Alfred Agbesi Woyome

THE LEGAL tussle between the Attorney-General and Alfred Agbesi Woyome over the refund of GH¢51.2milion paid to him as judgment debt has begun at an Accra Commercial Court.

Cecil Adadevor, a senior state attorney, yesterday, moved his motion to seek leave of the court to amend a writ filed by the Attorney-General (AG) to challenge the payment made to Woyome, the alleged NDC bankroller.

After Mr. Adadevor and Dora Oquaye Nortey, counsel for Woyome, had argued the motion, the trial judge, Barbara Ackah-Yensu, adjourned the case to March 8, 2012 for ruling.

Mr. Adadevor, who observed that the AG could not appeal against the  consent judgment but could only apply for it to be set aside, told the court that his motion sought to raise real questions between the two parties.

According to him, although the facts had not changed, there was a new development that had arisen from the facts which he needed to draw the court’s attention to.

Counsel, who based his argument on two issues, being allegation of fraud against Woyome, as well as a breach of the constitution by the former government concerning the contract awarded to Waterville/Vamed, prayed the court to, in fairness, allow him to particularize those issues, especially the fraud aspect.

On the issue of fraud, Mr. Adadevor said he would need to plead it for Woyome to respond then evidence could be taken for determination by the court. 

He observed that if indeed the court found issues of fraud then it would have to set aside the consent judgment, with an order for GH¢51.2million to be refunded to the state.

Arguing on the constitutional aspect of the matter, he said he discovered that the contracts dated April 26, 2006 between the government and Waterville/Vamed constituted an international business transaction in accordance with Article 181 (5) of the Constitution but they were not laid before Parliament for approval.

He indicated that in the absence of Parliamentary approval, the transaction itself was null and void. These two major issues were what he wanted to bring to the court’s attention so it could set aside the judgment.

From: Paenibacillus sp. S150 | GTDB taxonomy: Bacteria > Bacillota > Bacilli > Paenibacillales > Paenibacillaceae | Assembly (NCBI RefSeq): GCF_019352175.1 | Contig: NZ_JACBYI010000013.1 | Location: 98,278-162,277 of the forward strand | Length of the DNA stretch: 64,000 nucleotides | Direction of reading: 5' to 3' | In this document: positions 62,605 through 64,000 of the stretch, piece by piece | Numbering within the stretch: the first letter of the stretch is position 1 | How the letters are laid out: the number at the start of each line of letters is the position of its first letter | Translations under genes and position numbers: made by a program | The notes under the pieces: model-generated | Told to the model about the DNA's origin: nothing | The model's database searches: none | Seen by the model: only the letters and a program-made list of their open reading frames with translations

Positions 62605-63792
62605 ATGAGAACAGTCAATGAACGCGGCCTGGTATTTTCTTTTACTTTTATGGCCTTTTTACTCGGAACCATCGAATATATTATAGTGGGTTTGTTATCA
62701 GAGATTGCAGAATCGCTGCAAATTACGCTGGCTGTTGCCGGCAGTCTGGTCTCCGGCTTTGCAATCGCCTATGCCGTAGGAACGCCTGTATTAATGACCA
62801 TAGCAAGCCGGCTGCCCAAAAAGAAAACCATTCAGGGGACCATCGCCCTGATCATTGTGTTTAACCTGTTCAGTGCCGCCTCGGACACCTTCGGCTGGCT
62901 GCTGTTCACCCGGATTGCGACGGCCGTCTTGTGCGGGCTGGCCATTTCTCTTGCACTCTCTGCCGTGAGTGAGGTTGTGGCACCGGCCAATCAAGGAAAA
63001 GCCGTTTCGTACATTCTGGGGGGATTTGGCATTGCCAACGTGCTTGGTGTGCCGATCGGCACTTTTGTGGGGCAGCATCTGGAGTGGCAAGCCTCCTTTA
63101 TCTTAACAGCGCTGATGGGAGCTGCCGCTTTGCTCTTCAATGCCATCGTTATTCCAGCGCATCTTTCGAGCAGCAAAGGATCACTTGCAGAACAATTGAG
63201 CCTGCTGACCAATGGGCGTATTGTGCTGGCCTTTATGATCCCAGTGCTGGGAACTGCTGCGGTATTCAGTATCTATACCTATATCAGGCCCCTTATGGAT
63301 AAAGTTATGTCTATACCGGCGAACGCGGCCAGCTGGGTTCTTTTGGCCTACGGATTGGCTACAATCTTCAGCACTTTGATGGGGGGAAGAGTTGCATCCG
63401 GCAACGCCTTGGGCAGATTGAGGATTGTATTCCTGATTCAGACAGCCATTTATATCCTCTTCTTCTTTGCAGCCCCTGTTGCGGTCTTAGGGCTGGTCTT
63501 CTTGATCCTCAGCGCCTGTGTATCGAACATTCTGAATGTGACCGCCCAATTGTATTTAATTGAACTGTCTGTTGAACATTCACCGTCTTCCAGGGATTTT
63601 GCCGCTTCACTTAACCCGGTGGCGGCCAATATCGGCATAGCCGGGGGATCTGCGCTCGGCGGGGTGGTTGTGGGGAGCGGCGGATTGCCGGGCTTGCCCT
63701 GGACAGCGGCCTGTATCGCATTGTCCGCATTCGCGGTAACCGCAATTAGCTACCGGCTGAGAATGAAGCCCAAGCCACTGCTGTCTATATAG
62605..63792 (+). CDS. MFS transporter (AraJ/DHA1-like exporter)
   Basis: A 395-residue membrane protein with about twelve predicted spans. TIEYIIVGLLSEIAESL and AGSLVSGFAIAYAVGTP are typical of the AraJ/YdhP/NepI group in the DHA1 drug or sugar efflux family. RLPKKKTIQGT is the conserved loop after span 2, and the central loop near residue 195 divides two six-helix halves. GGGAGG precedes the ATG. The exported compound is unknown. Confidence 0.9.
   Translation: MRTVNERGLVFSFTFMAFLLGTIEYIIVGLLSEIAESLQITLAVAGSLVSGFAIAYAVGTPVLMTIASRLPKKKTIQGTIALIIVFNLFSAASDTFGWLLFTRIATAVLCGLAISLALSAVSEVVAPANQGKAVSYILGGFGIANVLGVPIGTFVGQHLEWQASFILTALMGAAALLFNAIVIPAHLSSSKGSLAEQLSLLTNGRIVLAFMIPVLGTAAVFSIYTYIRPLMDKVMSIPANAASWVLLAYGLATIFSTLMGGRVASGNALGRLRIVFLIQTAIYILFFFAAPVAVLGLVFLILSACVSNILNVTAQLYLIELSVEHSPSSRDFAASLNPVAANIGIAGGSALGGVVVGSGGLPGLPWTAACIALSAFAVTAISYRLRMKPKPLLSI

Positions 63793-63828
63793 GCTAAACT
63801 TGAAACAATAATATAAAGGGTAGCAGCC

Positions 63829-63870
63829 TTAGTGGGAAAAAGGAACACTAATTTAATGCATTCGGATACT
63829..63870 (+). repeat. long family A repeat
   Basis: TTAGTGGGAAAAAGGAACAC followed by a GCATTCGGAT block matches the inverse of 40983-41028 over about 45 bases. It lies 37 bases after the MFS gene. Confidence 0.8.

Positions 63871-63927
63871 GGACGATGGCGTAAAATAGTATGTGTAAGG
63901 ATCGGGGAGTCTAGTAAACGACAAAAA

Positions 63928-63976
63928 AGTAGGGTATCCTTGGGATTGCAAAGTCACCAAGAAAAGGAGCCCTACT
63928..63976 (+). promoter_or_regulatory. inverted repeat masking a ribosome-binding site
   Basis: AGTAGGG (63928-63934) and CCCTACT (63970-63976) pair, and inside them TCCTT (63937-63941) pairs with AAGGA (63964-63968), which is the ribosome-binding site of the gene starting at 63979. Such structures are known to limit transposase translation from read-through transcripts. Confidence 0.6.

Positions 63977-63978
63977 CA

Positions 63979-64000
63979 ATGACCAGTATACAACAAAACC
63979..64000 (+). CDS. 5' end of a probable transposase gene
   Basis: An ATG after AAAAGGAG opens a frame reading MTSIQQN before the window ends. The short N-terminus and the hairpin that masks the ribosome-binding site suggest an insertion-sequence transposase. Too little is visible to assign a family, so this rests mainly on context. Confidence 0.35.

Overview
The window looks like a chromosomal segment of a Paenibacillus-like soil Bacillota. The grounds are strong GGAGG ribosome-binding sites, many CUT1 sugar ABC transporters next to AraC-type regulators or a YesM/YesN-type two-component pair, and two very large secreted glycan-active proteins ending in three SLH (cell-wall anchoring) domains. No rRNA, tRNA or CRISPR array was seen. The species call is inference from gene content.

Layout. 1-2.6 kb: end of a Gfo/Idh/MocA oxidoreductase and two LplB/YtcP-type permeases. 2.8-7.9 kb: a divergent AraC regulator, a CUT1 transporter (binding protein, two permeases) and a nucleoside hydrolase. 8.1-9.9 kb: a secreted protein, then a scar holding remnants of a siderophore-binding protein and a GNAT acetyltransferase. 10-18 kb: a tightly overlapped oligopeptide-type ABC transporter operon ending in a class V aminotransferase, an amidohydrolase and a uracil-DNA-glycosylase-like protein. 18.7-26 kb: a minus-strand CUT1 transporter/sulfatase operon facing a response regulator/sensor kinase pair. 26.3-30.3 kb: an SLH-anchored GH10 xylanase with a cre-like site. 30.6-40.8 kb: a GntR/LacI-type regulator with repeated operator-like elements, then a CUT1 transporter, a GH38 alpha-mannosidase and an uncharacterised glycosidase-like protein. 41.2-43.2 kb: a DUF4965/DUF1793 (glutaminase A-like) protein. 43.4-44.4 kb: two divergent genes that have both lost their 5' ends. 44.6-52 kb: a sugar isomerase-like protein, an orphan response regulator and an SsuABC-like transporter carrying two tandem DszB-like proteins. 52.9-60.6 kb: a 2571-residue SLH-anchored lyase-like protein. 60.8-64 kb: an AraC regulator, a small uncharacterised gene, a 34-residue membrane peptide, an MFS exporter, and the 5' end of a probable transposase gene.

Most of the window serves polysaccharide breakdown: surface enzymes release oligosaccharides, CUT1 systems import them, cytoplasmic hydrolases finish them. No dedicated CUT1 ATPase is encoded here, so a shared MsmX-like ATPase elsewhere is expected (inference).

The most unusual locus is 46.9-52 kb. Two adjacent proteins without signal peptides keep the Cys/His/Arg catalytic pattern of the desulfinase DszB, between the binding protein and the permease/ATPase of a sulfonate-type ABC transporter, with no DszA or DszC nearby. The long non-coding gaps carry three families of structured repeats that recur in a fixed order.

Before Ms Oquaye Nortey responded to the motion, the trial judge, who observed that she had only addressed the issue of fraud in her affidavit in opposition, asked her to respond to the issue of constitutionality as she (judge) did not want to exceed her jurisdiction in ruling on the matter.

According to Ms Nortey, she had no objection to the court allowing the AG to amend the writ in respect of fraud allegations since she agreed that fraud was a serious issue which the court needed to go into for justice to prevail.

She however opposed all other reliefs such as issues bordering on constitutionality as they would re-open the case which had been dealt with already.

According to her, the judgment which the AG sought to attack arose from a mutual consent between the two parties as they negotiated the terms of settlement, resulting in the amount paid to Woyome. Therefore, it was wrong for the AG to have alone taken the decision to set it aside.

On the issue of the constitutionality of the contract, Nortey said Waterville/Vamed was not a party to the suit in court. She reminded the court that the case was between Government and Woyome and so if the said contract did not meet the requirement, this was not the right forum for the state to address that.

The move to amend the writ was initiated by former Minister for Justice and Attorney-General, Martin Amidu, who was sacked by the President a few days after challenging the legality of Woyome’s claims.

In the amended writ, Mr Amidu described as fraudulent the money paid to Woyome and disclosed that the NDC bankroller deliberately defrauded the state with his claim, knowing fully well that he had no contract with the state.

According to the writ, the state had now discovered new and more documents and information from diverse sources involved in the transaction between Government of Ghana and Waterville that disclosed that the claims by the defendant (Woyome) were fraudulent.

The AG explained that “the then Government, per a letter dated 4th May, 2005, signed by a Deputy Finance Minister, Kwaku Agyeman Manu, had stated that the Government did not take responsibility and was not liable for any transaction entered into by the defendant and that the defendant’s role in the transaction did not create any legal relations with the Government of Ghana whatsoever.”

However, when there was a change of government, Woyome, who knew the contents and the disclaimer in the said letter, allegedly colluded with Waterville, a company registered and resident in the United Kingdom, to write to the AG’s office, supporting the claim when they both knew that he (Woyome) did not have any claims against the government.

The A-G said based on the misrepresentations by Woyome, government accepted liability to pay the claim of 2% for  financial engineering for breach of contract in the renovation of three stadia in Accra and Kumasi for the hosting of the CAN 2008 African Cup of Nations tournament.

Following this misrepresentation, an Accra Commercial Court awarded the sum to him after the AG’s Ministry, under Betty Mould-Iddrisu, had admitted that Woyome deserved the said amount.

The A-G is now praying the court to make an order for the refund of the money which, according to the writ, was mistakenly paid to Woyome in several instalments.

By Mary Anane

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